For the rest of the weekend, every time she came near them Dolce snarled at her and Gabbana tried to make a play for a little romantic ankle action. She couldn’t even get close enough to change them out of their t-shirts printed with the words “Cute little bitch,” and “Cute little son of a bitch.” Since then, foo-foo designer dogs and panic attacks had been indelibly linked in her mind. Even now, she felt her chest tighten thinking about it.

Where’s the beef?

I can count the length of time since I’ve had a Taco Bell burrito in decades. It’s just as well, since my daughter insists that their meat is 70% grade F beef and 30% sand. (Please be assured, Taco Bell, that I’m not stating this as fact. Personally, I’ve never even heard of grade F beef, although I have heard of sand.) I’m sure they wash it first, but I try to avoid eating beach by-products. It’s a matter of principle.

In Weight Watchers they teach you that 3 oz. of meat is a piece about the size of the palm of your hand. You can find steaks this size at any hoity-toity restaurants that serve 3 green beans and a sprig of parsley as the vegetable.

The problem is that beef is best served on a bun, slathered with ketchup, mustard, … you get the idea. At McDonald’s, I like to get a plain hamburger, like in the McKids Meals. I do this to try to avoid high caloric Big Macs. The hamburgers are mostly grease, condiments, and bun. Hidden in there is a hamburger patty the size of a sheet of toilet paper.

When did beef become such a rare commodity? There’s never any shortage of cows when I’m driving through the countryside. I’m not able to provide you with proof of that because of a new law in Florida – state motto: Our legislators have waaay too much time on their hands.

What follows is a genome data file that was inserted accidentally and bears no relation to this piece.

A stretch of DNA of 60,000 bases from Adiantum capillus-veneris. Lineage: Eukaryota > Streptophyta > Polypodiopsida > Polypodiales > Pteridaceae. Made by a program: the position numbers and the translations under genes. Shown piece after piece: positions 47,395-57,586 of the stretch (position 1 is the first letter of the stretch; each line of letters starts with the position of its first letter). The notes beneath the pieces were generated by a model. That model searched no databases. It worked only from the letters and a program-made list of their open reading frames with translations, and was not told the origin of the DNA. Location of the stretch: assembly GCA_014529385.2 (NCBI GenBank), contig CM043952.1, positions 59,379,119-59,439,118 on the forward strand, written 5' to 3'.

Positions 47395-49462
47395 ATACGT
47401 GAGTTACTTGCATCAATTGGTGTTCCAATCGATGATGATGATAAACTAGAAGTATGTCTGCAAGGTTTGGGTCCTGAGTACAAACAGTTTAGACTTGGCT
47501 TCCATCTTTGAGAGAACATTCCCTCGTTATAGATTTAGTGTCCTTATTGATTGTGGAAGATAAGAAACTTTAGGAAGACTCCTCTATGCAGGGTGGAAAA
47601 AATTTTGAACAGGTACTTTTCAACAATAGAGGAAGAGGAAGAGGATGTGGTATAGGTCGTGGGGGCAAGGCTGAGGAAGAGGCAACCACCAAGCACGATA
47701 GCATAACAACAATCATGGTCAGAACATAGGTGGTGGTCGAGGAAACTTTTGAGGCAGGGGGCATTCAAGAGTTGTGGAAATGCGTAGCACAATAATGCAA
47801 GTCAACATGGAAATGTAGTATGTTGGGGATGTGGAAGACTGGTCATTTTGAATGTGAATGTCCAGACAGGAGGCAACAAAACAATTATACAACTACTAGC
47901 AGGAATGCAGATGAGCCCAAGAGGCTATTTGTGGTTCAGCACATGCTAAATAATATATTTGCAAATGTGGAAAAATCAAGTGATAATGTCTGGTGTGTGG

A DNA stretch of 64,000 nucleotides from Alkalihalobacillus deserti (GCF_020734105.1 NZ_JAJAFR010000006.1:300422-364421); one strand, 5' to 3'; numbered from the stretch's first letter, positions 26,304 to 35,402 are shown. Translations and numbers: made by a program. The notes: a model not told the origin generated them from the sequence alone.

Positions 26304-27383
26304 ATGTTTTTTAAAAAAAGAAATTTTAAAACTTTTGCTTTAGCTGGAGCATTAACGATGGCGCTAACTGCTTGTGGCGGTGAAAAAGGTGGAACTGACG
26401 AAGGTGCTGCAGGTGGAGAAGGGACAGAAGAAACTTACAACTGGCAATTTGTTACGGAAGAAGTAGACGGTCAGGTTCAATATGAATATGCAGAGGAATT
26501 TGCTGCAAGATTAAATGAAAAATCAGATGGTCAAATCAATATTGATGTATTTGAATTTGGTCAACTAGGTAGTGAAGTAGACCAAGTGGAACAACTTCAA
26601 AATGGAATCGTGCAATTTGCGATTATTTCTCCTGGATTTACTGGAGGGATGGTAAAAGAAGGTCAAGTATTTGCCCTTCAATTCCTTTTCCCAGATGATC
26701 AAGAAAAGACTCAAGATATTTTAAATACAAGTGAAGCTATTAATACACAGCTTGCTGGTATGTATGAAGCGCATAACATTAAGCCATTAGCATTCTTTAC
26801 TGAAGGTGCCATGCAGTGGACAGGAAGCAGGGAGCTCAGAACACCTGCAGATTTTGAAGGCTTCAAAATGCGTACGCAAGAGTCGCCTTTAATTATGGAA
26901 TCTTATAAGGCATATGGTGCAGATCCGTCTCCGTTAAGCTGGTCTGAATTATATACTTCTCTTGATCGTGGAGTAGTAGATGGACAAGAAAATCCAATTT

In an effort to curb the rising tide of farmyard industrial espionage, you are no longer allowed to take pictures of farms. That means that a roadside stop to take that perfect pastoral pic of sunset over a bail of hay will get you arrested. I wish I was kidding. Of course, the farmers can cite zero examples of the misuse of camera phones to document the misuse of animals.

In view of the timing, I think the Taco Bell fiasco is just the tip of the iceberg. Obviously the farmers and Florida state legislature don’t want us to know that cows are becoming extinct. When your kids roll down the car window and yell “moo” as you drive through farmland, the reason the cows aren’t mooing back is because they are actually cardboard cutouts. While this makes it easier for drunken frat boys to go cow tipping in the middle of the night, it does nothing to get you a decent sized steak at a restaurant.